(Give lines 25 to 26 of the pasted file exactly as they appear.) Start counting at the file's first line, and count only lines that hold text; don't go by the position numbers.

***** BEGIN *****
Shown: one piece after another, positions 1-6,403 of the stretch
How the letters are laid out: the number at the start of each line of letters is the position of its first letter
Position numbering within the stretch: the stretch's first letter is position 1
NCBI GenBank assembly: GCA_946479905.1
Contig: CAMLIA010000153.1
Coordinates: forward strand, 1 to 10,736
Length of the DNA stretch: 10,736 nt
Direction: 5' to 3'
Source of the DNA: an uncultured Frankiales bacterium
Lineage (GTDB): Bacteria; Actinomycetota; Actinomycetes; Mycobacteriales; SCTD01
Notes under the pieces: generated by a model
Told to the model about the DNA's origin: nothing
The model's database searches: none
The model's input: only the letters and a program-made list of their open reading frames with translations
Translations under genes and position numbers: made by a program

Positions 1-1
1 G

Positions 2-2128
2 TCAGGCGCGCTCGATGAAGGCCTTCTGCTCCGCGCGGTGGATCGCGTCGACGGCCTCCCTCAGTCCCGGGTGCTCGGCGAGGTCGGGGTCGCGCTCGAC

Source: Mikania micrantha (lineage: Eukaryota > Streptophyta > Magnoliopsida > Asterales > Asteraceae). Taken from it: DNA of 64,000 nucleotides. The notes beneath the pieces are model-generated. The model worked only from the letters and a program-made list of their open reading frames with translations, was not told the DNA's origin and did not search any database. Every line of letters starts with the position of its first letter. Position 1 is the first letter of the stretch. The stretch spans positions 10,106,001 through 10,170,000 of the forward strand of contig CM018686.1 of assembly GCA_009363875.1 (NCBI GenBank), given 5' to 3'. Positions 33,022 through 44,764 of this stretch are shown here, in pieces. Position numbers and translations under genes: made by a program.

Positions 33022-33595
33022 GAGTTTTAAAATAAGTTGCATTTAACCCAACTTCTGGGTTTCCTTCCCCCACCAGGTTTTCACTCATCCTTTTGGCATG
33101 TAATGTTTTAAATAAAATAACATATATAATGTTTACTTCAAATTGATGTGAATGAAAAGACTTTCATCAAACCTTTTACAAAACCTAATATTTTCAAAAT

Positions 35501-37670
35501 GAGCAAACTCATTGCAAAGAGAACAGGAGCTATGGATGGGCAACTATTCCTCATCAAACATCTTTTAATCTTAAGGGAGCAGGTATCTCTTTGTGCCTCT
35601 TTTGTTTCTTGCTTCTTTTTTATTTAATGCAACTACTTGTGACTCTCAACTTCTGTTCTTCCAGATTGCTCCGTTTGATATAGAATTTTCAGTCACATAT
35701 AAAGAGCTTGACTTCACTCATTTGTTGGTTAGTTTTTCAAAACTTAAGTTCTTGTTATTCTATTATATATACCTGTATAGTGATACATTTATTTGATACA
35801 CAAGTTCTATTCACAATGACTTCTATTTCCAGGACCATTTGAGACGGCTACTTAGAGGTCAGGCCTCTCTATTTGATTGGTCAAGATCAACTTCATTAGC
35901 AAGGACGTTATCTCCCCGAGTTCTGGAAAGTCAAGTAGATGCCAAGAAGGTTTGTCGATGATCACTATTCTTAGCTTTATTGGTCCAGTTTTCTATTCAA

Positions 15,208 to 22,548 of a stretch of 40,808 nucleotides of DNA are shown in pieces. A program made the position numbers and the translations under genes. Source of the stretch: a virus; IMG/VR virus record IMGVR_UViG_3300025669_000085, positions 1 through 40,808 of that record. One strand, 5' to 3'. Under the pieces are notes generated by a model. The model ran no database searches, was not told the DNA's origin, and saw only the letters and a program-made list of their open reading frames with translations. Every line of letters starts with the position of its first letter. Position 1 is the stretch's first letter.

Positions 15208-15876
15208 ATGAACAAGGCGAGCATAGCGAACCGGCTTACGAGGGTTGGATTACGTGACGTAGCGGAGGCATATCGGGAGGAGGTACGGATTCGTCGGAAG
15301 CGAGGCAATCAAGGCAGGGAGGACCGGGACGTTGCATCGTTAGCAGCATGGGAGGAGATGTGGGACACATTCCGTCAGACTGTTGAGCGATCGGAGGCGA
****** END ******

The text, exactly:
35501 GAGCAAACTCATTGCAAAGAGAACAGGAGCTATGGATGGGCAACTATTCCTCATCAAACATCTTTTAATCTTAAGGGAGCAGGTATCTCTTTGTGCCTCT
35601 TTTGTTTCTTGCTTCTTTTTTATTTAATGCAACTACTTGTGACTCTCAACTTCTGTTCTTCCAGATTGCTCCGTTTGATATAGAATTTTCAGTCACATAT